It's now or never for Portugal
Figo gets his last chance to lead golden generation of Portugal football to glory.india Updated: May 27, 2006 02:23 IST
Years of unfulfilled promises, futile perspectives and forlorn hopes will reach a conclusion of sorts — good or bad — in Germany 2006 for Portugal.
It will be the last opportunity for Luis Figo to do something great with his team. The player, currently at Inter Milan, could be the last representative of the so-called 'golden generation' of Portuguese football. Fernando Couto is no longer in his side, although Rui Costa — the other great star of the team which won the junior World Cup in 1989 and 1991 — could still play in Germany after making himself available again for international duty.
Figo at 33 was FIFA's world player of the year in 2001, and had already resigned himself to his fate and left the National team. But he decided to give himself one more chance, settled his differences with coach Luiz Felipe Scolari and other players, and took part in the last six matches in the qualification rounds.
When the star came back, the team was well on the track to qualification. Portugal got its its passport stamped, winning with total authority a group in which they relegated Slovakia to the play-off round and knocked Russia out of the tournament altogether. The secret of success was based on the iron discipline imposed by Scolari, who will return to the World Cup competition after winning the title with Brazil in 2002.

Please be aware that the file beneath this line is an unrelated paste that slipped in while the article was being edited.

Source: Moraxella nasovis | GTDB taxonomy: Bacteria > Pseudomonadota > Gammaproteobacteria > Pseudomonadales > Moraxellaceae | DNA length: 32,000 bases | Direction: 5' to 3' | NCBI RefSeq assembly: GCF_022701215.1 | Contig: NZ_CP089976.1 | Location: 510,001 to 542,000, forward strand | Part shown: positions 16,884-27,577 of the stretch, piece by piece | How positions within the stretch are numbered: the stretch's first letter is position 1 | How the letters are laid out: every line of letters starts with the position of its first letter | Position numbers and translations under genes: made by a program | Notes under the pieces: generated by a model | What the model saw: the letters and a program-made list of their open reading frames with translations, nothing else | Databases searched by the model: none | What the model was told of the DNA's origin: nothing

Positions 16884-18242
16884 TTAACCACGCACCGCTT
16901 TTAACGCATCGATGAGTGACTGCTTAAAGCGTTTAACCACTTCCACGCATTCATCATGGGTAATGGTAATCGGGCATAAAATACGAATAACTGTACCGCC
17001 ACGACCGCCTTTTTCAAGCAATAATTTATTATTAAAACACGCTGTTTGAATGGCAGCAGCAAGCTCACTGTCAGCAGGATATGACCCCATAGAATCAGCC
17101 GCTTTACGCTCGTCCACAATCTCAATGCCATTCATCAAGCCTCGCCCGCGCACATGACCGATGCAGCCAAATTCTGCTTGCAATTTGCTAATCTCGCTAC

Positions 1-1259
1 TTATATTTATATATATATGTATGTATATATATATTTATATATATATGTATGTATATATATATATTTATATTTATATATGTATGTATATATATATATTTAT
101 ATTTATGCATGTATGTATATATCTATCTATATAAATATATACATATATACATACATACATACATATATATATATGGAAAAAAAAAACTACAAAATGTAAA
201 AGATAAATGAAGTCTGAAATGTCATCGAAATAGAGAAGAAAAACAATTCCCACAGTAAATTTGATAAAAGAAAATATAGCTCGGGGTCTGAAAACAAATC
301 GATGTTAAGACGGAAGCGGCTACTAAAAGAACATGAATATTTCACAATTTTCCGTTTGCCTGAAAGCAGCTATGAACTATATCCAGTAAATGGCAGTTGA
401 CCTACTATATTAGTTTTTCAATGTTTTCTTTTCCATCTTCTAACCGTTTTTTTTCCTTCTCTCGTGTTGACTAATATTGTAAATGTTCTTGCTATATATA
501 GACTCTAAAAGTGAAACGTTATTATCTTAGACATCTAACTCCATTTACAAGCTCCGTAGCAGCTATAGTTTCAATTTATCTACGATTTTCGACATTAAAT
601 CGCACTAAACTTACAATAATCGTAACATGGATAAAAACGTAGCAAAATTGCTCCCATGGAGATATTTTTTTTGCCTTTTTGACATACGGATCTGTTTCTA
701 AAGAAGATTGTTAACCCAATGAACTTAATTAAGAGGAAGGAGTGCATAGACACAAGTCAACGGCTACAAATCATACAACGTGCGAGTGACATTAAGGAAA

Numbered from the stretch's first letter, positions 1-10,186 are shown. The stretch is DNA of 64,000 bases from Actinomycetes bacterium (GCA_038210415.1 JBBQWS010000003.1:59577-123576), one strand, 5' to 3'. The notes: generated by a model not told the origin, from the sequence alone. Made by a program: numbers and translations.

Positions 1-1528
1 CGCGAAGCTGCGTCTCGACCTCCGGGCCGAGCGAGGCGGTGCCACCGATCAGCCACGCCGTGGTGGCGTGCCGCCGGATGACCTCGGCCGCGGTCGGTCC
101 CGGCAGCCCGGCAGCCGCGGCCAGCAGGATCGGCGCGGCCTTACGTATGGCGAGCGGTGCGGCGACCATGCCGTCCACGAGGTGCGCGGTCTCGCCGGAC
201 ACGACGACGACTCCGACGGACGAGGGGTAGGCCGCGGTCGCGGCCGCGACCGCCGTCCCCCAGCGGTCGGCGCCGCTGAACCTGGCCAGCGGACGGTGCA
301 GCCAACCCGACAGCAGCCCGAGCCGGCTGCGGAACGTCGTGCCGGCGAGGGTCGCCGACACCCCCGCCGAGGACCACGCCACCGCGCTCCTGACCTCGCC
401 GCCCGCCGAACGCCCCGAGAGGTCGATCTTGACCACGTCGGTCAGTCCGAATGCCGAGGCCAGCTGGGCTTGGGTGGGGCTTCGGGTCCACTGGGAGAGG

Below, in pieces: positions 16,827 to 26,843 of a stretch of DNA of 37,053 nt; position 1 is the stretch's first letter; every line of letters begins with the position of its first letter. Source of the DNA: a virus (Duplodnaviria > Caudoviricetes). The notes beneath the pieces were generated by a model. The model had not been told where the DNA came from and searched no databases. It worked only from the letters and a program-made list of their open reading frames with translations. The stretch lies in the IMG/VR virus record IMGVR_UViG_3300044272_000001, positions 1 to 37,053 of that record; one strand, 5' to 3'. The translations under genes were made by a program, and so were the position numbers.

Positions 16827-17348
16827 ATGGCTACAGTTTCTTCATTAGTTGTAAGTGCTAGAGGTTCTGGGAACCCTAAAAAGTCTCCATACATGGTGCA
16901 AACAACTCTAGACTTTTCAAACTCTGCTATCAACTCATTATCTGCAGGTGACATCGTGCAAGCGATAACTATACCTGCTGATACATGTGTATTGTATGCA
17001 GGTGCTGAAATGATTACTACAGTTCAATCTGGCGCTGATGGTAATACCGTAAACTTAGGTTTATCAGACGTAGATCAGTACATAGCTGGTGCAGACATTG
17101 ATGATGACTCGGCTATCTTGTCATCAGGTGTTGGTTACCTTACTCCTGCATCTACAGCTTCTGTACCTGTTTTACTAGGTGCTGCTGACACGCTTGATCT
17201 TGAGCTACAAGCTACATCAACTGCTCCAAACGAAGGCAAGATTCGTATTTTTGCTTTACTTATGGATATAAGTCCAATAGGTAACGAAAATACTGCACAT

Since his arrival, Portugal has become a very balanced team: he has drummed into the permanent individualists — represented by Figo, Deco and Cristiano Ronaldo — a tactical order, symbolised also by the midfield player Maniche, the ‘lung’ of the team. The team already has proved its worth in 'its' Eurocopa — the 2004 European Championships — where only the ultra defencive Greek team managed to halt their progress in the final in Lisbon.
“Portugal should be among the top eight teams in the World Cup because that is its position,” believes Scolari.
Figo, well aware of previous failures, tries to be slightly more prudent: “To say now we are going to be world champions is to put more pressure on the players. We are going to do the best possible and we are not lacking in determination and persistence. But to win a World Cup is very complicated.”
However, the hope of achieving something great still capitivates the old old star, “What is certain is that it costs nothing to dream.”